- M. K. Amarante, M. A. .E. Watanabe, I. Conchon-Costa, et al., “The effect of propolis on CCL5 and IFN- expression by peripheral blood mononuclear cells from leishmaniasis patients,” Journal of Pharmacy and Pharmacology, vol. 64, pp. 154–160, 2011.
- D. C. Ayres, T. A. Fedele, M. C. Marcucci, and S. Giorgio, “Potential utility of hyperbaric oxygen therapy and propolis in enhancing the leishmanicidal activity of glucantime,” Revista do Instituto de Medicina Tropical de São Paulo, vol. 53, pp. 329–334, 2011.
- G. Duran, N. Duran, G. Culha, B. Ozcan, H. Oztas, and B. Ozer, “In vitro antileishmanial activity of Adana propolis samples on Leishmania tropica: A Preliminary Study,” Parasitology Research, vol. 102, no. 6, pp. 1217–1225, 2008.
- J. M. Sforcin, “Propolis and the immune system: a review,” Journal of Ethnopharmacology, vol. 113, no. 1, pp. 1–14, 2007.
- R. O. Orsi, S. R. C. Funari, A. M. V. C. Soares, et al., “Immunomodulatory action of propolis on macrophage activation,” Journal of Venomous Animals and Toxins, vol. 6, pp. 205–219, 2000.
- A. Sá-Nunes, L. H. Faccioli, and J. M. Sforcin, “Propolis: lymphocyte proliferation and IFN-γ production,” Journal of Ethnopharmacology, vol. 87, no. 1, pp. 93–97, 2003.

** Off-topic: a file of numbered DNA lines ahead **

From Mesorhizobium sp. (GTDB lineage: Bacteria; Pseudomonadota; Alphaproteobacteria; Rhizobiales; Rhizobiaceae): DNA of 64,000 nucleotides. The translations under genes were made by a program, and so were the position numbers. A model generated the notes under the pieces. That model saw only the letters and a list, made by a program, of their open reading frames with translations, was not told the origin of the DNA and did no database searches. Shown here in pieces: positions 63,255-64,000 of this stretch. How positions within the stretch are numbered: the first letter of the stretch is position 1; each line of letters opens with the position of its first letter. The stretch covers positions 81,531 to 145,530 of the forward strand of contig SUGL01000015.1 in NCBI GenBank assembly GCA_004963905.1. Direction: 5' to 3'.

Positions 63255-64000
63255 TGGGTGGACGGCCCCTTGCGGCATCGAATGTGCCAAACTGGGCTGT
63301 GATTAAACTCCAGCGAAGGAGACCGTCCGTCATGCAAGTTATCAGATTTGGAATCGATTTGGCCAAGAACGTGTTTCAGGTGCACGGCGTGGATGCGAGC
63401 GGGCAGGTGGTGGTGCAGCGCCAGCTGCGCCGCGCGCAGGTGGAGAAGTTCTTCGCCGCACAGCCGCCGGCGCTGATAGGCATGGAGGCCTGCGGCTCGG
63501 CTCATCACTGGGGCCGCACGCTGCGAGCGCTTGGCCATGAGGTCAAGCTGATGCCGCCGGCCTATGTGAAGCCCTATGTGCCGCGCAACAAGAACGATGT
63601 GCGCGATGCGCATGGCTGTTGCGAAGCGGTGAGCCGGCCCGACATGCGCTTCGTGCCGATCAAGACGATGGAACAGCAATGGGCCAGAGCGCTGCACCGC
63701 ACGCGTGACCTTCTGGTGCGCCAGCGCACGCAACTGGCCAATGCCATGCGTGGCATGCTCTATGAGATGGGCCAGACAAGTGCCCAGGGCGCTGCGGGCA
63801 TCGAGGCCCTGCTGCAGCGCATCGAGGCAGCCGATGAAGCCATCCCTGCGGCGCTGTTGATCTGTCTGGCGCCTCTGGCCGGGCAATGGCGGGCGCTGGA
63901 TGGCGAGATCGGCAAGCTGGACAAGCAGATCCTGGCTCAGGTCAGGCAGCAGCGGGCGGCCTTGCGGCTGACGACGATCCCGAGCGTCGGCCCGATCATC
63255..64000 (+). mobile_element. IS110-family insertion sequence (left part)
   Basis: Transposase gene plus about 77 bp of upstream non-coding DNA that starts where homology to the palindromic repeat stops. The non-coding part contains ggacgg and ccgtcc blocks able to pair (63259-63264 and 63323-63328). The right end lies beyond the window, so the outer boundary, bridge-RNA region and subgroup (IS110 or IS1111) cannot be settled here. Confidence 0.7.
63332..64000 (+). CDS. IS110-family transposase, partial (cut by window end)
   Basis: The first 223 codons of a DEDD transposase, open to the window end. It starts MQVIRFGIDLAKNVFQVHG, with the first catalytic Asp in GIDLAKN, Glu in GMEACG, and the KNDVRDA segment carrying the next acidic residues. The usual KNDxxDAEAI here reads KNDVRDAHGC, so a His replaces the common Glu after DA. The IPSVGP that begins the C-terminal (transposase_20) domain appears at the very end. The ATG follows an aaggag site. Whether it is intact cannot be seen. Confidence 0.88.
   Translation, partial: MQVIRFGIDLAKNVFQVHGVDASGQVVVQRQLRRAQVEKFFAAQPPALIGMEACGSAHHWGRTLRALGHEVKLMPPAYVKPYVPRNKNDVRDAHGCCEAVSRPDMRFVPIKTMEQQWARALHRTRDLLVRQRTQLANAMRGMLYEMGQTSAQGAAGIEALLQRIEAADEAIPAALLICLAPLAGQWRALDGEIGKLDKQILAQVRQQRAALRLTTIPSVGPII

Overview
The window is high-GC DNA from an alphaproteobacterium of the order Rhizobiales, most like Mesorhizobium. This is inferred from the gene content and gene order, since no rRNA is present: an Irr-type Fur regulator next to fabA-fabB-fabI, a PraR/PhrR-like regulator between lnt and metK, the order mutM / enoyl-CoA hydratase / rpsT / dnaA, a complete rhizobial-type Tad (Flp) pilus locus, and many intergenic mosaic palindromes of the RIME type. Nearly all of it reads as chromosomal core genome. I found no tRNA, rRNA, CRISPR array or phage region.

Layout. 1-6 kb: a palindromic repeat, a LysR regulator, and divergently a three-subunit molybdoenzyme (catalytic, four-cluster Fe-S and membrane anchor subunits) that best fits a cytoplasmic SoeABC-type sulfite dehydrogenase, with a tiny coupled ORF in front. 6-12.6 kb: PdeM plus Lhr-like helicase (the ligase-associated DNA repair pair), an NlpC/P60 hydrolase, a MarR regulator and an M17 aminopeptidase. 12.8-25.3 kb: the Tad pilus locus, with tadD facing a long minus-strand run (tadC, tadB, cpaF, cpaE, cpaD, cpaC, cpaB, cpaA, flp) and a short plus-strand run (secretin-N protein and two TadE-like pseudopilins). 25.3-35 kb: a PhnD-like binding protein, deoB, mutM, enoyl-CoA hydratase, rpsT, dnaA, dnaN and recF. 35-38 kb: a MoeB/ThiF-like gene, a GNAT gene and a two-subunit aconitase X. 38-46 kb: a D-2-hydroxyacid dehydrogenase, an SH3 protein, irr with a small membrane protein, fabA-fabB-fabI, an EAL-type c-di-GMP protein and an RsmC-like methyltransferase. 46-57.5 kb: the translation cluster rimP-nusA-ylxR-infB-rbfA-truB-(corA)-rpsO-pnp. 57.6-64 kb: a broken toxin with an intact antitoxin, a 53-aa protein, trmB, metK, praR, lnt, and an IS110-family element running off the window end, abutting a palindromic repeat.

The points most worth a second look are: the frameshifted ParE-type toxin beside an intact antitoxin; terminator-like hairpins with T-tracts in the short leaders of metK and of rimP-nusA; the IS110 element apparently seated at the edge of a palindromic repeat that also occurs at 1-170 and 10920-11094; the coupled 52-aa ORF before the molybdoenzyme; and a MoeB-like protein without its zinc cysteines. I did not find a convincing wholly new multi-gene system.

- A. S. Pereira, F. R. M. S. Seixas, and F. R. Aquino-Neto, “Própolis: 100 anos de pesquisa e suas perspectivas futuras,” Química Nova, vol. 25, pp. 321–326, 2002.
- E. A. Nascimento, R. Chang, S. A. L. Morais, D. Piló-Veloso, and D. C. Reis, “Um marcador químico de fácil detecção para a própolis de Alecrim-do-Campo (Baccharis dracunculifolia),” Revista Brasileira de Farmacognosia, vol. 18, pp. 379–386, 2008.
- K. Y. Park, S. M. Alencar, and C. L. Aguiar, “Botanical origin and chemical composition of Brazilian propolis,” Journal of Agricultural and Food Chemistry, vol. 50, pp. 2502–2506, 2002.
- M. C. Marcucci, F. Ferreres, C. Garcia-Vigueira, et al., “Phenolic compounds from Brazilian propolis with pharmacological activities,” Journal of Ethnopharmacology, vol. 74, pp. 105–112, 2001.
- K. Pontin, A. A. Da Silva Filho, F. F. Santos et al., “In vitro and in vivo antileishmanial activities of a Brazilian green propolis extract,” Parasitology Research, vol. 103, no. 3, pp. 487–492, 2008.